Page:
Be careful if you’re wearing baggy shorts- you can snag on the YUni fork and wipe out badly at high speed.

The 29’er is great for duathlon- I did one early this year and I must have passed half the MTBkers on the 40minute hillclimb- given the right gradient a unicycle is more efficient than a bike. Once I got to the run I was able to transition quickly because I didn’t need to change out of clipless pedals.

Keep it light and keep it fast :stuck_out_tongue:

Would 140’s gain a little more speed but offer enough torque for a some of the steeper sections?

I was surprised no one had commented on using 140’s for x-country.

Re: 29er Crosscountry, what’s the best configuration?

teachndad <teachndad.sg72l@timelimit.unicyclist.com> wrote in message news:<teachndad.sg72l@timelimit.unicyclist.com>…
> Would 140’s gain a little more speed but offer enough torque for a some
> of the steeper sections?
>
> I was surprised no one had commented on using 140’s for x-country.
>
> Rod Wylie--------------------------------------------


CUT THROUGH THE NEWSGROUP BS>>>>>>>>>>>>>JAGUR’S COMMENT
HERE------->thats because he asked about 150’s compared to 125’s…

(unicyclist.com is down so i Google)

All very good comments. Thanks.

As a result, I will likely go with 150s. The tire pressure will take some experimentation. I was surprised to hear of psi all the way up to 65. Seems like that would be quite hard. The little bumps tend to UPD me. But like I said, I will experiment with 65 (and 40) because they have been reccommended by those who have done before me.

:smiley:

I’d ride with 125s, most cross country mtb racing terrain isn’t difficult enough to warrant 150s for anything other than steep bits. If you’re racing you’ll run faster up anything you can’t ride up with 125s. Practice lots on 29er and you’ll be fine over bumpy stuff even with shorter cranks.

Don’t even think about 24x3 if you’re racing, they’re slow slow slow even if you don’t have mega cranks. 26x2.6 is okay, but a 29er really rules over all the super-fat muni tyres for almost any bike race.

Short cranks and big wheel make you much faster downhill until the point at which you don’t dare stay on, you can ride big bombholes on them and everything if you’re not a scaredycat like I am.

I think a 29er with micro cranks + brake would be good for races with sustained downhill as you can definately ride faster than you can run, but you do sometimes spin out without a brake.

Joe

Joe,

Have you ridden 29-er with both 125’s and 150’s, if so how much smoothness/speed is lost with the 150’s?

I’m quite surprised to find that I’m getting able to tackle some of the bumps and hills on my 29-er with 125’s that I was doing on the muni; my main difficulty is that I’m not happy about attempting uphill freemounts on it.

I’ve got a pair of 150’s ready to try but want to spend some more days pushing it with the 125’s so I’m just gathering opinions in the meantime.

Yep. I’ve ridden with 110s too, but I decided they were too bad for uphills and for long downhills.

Basically 150s make it like a fast muni. 125s make it like a very very fast muni with a bit less control.

I started on 110s on my 29er, so when I moved up to the 125s it felt incredibly easy to ride.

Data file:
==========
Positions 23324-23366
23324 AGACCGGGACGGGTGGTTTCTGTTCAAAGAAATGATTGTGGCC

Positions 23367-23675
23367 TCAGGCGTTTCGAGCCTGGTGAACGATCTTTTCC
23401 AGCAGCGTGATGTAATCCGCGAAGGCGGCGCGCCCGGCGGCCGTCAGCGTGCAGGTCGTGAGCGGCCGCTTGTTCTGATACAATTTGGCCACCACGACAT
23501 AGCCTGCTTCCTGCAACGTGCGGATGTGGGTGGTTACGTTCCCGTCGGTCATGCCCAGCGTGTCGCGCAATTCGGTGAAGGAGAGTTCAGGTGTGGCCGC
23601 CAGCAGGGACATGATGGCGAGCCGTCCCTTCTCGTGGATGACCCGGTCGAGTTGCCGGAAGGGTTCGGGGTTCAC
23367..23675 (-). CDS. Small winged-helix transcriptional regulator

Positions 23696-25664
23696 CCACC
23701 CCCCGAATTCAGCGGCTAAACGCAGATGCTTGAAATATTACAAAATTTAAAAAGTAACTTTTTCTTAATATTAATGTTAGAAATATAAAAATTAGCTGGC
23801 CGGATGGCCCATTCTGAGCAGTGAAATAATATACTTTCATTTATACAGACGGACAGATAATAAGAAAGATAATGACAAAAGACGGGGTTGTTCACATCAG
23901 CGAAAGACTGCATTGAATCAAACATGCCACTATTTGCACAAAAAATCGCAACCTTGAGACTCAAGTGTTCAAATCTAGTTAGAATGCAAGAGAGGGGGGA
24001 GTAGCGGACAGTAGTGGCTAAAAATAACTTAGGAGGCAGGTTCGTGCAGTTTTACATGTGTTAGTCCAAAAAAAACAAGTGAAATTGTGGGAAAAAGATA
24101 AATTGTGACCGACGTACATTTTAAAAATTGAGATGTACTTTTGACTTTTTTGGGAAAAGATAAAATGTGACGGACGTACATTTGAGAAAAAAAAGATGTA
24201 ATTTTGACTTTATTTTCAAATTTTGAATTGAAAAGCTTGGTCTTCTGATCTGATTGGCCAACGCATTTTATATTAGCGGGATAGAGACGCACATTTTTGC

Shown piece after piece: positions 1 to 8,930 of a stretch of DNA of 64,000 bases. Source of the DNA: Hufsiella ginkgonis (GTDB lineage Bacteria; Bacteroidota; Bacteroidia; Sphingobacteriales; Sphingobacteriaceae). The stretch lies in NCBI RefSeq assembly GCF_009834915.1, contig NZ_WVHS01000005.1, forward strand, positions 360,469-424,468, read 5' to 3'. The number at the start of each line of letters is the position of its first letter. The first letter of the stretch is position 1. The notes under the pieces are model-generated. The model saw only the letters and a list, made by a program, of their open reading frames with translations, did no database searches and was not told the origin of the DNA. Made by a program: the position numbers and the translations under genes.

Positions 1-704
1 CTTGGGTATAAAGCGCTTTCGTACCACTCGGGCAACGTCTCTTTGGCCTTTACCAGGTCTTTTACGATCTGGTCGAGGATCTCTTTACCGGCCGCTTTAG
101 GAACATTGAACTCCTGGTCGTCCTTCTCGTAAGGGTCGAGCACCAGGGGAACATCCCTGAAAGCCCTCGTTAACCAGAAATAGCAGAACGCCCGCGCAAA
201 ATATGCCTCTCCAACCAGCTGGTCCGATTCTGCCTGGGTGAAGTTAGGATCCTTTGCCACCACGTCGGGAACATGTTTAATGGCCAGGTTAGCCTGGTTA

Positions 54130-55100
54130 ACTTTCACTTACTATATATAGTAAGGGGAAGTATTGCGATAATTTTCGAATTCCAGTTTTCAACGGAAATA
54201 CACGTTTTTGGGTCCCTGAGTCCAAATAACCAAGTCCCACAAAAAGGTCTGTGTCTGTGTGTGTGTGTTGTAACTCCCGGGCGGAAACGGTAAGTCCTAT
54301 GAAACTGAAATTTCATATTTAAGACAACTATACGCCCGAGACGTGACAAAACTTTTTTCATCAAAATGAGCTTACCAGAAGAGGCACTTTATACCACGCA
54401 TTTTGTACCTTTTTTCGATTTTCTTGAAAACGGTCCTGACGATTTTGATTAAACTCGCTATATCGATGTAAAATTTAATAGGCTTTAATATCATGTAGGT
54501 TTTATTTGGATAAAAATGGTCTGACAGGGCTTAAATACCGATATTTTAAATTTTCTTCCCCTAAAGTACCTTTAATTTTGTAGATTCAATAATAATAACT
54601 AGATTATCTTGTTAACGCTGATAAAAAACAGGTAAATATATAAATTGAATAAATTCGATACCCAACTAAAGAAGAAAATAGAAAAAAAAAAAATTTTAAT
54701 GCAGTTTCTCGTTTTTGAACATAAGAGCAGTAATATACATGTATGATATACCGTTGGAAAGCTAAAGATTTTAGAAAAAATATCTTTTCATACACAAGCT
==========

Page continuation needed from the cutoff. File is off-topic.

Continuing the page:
Joe

I gave it a try last night on the actual race course.

Over the years I’ve done this course many many on a MB and many times more
recently on my 24 x 3 MUni. I can MUni all but the absolute worst parts. Soft
and Smooth ride, but slow. The approx speed of a trail jogger.

I don’t have an airguage for this valve (presta I think–The non-standard US
version), so borrowed a nearby MBr’s pump/guage. I pumped up to 40 psi. Turns
out I had been riding in the mid 20s. This explains the folding tire problem
when coming off curbs or roots etc (and soft ride). At 40 psi the little bumps
were much more challenging. (And there are 1,000,000 little tufts of grass and
divots and roots and pockmarks and loopdiloos on the 6 mile course) Every
bump required concentration and recovery. I’m just not relaxed yet at that
pressure. Practice will help.

In the technical section (singletrack, switchbacks, trees, roots, up and
downhills) I must’ve UPDd 2 dozen times. Uphill rapidly becomes more and more
difficult with length of hill. All but the smallest roots took me down. (Strategy
during race is to anticipate this and hop off and run just before UPD)(UPD use
up an alarming amount of energy)

The last 40% of the race course comes out of the woods and is open
singletrack then gravel road. Here I flew. The 125s and the bigger wheel made up for
lost time. Didn’t pass any riders, but easily overtook several runners who had
passed me in the woods. (Sweet)

I was much more tired than my MUni rides because of trying to power up some
hills and slow myself on some downhills. MUCH more leg strength needed to crank
up a hill. But mostly tired from all those UPDs and remounts, I think.

However, I shaved 1/3 off my time around the course! No
question that the 29r is the choice for the race.

The 150s are ordered (from the carphone)(ain’t technology great?) and I might
try 35 psi to lessen some of the jarring. I think the 150s will give me more
torque for ups and braking torque for the downs. The 150/35 text run will be
after Monday (projected crank arrival day). I’ll let you know how it goes.

Okay. How many of us have uni.com on speed dial?:smiley:

By Jagur:

That was unpleasant.

i hate posting though the google newsgroup,but when unicyclist.com is down i have no choice.

it was unpleasant for me too.

Twice this past wknd I rode with the new 150s. System works just fine. They give me more uphill torque and more steady breaking without too much apparent loss of speed.

Even though my brain kept telling me I was going slower, the clock said I improved overall time. This must be because I stayed on the wheel longer overall. I definately had an easier time going downhill. And stayed on for all but the worst ups.

I haven’t “raced” on the thing yet. But it makes sense that I dismount at the right moment and run up the impossible spots rather than wear myself out.

I’m happy with things so far. If the course had less of the tough technical stuff, I’d probably leave the 125s on. But I think this uni now fits this course. :sunglasses: